Top 5 Supply Chain Facts of 2014
SCM World has released its 4th annual Chief Supply Chain Officer Report. Highlighting new trends in demand volatility, complex customer expectations, and deeper operational integration in value chains, the report sheds light on a variety of shifting directions in the supply chain world.
The research features 1,068 executive’s answers to 129 questions, offering insight into the perspectives and experiences of supply chain leaders across the globe. SCM World is a talent development partner for the world’s leading senior supply chain professionals, with members including General Mills, Samsung, Nike, Nestle, P&G, and Microsoft. The knowledge gained through this study highlights the ongoing transitions across various supply chain industries, while also creating a dialogue about the common challenges being faced by supply chain managers. The following points are a just a few of the report’s findings:
1. Supply chain practitioners are slow to embrace cloud computing.53% of surveyed industry participants think of cloud computing as “interesting, but unclear [in] usefulness.” Cloud computing is taking other industries by storm, and it’s somewhat surprising to see supply chain managers opt for pre-existing methodologies rather than exploring this new technology. It’s possible that supply chain practitioners’ needs are not as easily solved by the cloud, whereas managers operating in Enterprise Resource Planning (ERP) and B2B companies find cloud computing easier to apply to their immediate infrastructural needs.
In another report by SCM World titled, Supply Chain and the Future of Applications, SCM describes how cloud computing and other applications are beneficially transforming supply chain performance. However, the report notes that the adoption of cloud computing was largely dependant on the legacy ERP systems that a business currently has in place. Companies attempting to employ cloud computing have to adapt in layers or stages in line with their other technology stacks.
What about the other 47%? What is their stance towards cloud computing? The Supply Chain and the Future of Applications report notes that the top four supply chain strategies best poised to benefit from cloud computing are Sales and Operations Planning (S&OP), Transportation Management Systems (TMS), Spare Parts Management, and Store Shelf Optimization. Those who are best served by cloud computing are those who benefit from large numbers of suppliers and/or customers having rapid access to information. Cloud computing may be increasingly useful, but the question for many companies is whether it’s worth the hassle.
2. 10% of survey respondents say they are supporting a smaller number of Stock Keeping Units (SKUs) in response to digital demand. Although this percentage by no means represents the majority, it’s worth noting because the larger trends point towards more SKU complexity. In fact, 37% surveyed reported some SKU expansion, while 23% reported much larger SKU expansions. However, supporting a smaller number of SKU’s could be indicative of a few things, one being the the new frontier of product personalization post-sale. This is a sector expected to see greater growth in the next few years. This includes apps or other mobile software that are accessible to those already in possession of a mobile device. Another option might be that SKU complexity needs to be simplified in order to streamline supply chain logistics. Simplifying your portfolio of SKU’s could actually be beneficial for supply chain management and consumer growth. Apple offers a good example of this by limiting the number of SKU’s available in stores while offering product personalization post sale with apps. Needless to say, their model has been quite successful.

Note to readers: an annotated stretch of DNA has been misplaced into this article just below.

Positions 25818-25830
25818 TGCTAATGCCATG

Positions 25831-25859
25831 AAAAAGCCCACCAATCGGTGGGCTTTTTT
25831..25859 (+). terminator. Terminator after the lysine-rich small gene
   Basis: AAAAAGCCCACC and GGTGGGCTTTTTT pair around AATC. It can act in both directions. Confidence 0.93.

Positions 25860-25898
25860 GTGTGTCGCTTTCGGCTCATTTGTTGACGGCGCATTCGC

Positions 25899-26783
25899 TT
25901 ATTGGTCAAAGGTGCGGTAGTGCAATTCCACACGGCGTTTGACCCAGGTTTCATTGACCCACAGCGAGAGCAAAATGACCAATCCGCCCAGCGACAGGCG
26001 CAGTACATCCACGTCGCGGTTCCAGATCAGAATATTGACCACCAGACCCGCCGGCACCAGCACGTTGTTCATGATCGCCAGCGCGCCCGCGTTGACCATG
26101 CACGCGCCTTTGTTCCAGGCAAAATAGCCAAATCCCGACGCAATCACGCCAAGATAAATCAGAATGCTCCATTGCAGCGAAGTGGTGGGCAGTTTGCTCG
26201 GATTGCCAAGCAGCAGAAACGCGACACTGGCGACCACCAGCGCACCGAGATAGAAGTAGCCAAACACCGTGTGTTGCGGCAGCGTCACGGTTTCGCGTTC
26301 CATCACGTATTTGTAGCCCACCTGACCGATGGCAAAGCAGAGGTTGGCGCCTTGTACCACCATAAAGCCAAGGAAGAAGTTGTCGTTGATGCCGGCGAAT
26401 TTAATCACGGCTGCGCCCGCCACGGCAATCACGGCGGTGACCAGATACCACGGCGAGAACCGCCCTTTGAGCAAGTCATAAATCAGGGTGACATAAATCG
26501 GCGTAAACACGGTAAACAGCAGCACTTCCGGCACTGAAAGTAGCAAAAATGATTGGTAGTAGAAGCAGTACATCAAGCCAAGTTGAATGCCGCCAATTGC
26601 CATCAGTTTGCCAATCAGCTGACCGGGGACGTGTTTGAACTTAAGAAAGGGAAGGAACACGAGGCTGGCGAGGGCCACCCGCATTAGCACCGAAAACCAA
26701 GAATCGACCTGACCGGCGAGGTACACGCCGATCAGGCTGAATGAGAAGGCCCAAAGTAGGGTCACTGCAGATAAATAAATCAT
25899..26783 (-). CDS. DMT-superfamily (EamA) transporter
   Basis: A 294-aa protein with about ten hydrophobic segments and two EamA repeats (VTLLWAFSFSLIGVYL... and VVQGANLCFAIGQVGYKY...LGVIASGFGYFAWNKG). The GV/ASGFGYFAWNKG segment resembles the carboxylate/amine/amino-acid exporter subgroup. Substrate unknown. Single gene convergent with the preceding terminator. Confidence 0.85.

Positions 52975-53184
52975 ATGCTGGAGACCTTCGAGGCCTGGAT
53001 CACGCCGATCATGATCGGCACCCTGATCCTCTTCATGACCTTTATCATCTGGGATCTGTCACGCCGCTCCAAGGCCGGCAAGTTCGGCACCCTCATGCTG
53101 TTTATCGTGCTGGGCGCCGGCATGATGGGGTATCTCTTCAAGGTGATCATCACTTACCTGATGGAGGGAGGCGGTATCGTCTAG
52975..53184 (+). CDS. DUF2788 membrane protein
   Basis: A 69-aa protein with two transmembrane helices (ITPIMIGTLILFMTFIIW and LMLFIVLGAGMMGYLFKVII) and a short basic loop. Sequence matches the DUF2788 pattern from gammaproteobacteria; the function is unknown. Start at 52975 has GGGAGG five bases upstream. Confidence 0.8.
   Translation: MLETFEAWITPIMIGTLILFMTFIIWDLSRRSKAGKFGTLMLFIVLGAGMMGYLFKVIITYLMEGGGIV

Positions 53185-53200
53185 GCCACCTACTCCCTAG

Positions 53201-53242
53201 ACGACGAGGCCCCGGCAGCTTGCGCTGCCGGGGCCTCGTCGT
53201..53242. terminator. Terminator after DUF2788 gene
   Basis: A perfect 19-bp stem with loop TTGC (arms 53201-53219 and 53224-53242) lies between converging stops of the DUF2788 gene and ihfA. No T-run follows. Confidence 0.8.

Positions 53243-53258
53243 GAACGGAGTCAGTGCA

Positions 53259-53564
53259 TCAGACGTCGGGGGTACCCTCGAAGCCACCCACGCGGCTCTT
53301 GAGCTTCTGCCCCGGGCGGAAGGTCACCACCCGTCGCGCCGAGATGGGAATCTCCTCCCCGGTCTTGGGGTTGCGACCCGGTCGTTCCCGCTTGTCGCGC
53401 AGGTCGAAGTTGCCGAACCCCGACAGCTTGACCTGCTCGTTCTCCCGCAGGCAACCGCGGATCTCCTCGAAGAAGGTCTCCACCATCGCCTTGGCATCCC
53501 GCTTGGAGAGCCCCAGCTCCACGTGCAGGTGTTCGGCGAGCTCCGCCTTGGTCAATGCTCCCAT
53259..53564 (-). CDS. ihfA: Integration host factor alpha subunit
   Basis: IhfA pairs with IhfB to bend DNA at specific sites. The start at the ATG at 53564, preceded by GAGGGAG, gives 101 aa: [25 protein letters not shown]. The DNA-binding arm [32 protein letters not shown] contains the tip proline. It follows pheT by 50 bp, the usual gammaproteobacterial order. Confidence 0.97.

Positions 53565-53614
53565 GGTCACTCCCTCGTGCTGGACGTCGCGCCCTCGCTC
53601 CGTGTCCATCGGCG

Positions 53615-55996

3. The second highest rated “disruptive and important” technology among respondents is digital supply chain. The potential of a digital supply chain is hugely transformative as it revolutionizes the traditional material supply chain. Adding value to services that can be digitized offers great potential for future profit margins. Imagine purely digital production and distribution with no need to physically transport anything. A variety of businesses already employ this technique, with software and digitized artwork or services as just a few examples.
4. 31% of survey respondents deem sales an “essential” skill for supply chain professionals. Whether this means that supply chain professionals need experience in sales or simply the ability to sell a product, sales are becoming increasingly important in post-recession supply chains. Part of the reason for this push in sales skills is that sales forecasting can help mediate risks in market demands, while also meeting changing customer needs. Reducing sales times by understanding the sales process can also aid supply chain professionals in their overarching sales goals.
5. Finding a skilled supply chain workforce has become increasingly difficult over the past few years, and it is now considered the number one people management problem. 26% of respondents say that finding supply chain talent is “extremely challenging.” Globalization, market uncertainty, and shifting demographics are putting heavier demands on supply chains, just as chains are facing a severe shortage of talent. The skills and abilities that companies were highlighting and rewarding 5 years ago are already changing due to new market trends. Millennials can fulfill these emerging needs, as they are in search of valuable learning environments and meaningful work. Supply chain management companies need to capitalize on the skills millennials can offer by becoming more proactive in recruiting and training new talent.
The world is changing quickly, and supply chains need to adapt to meet increasing demands. Practicing vigilance about new supply chain trends will help your organization successfully navigate the necessary changes.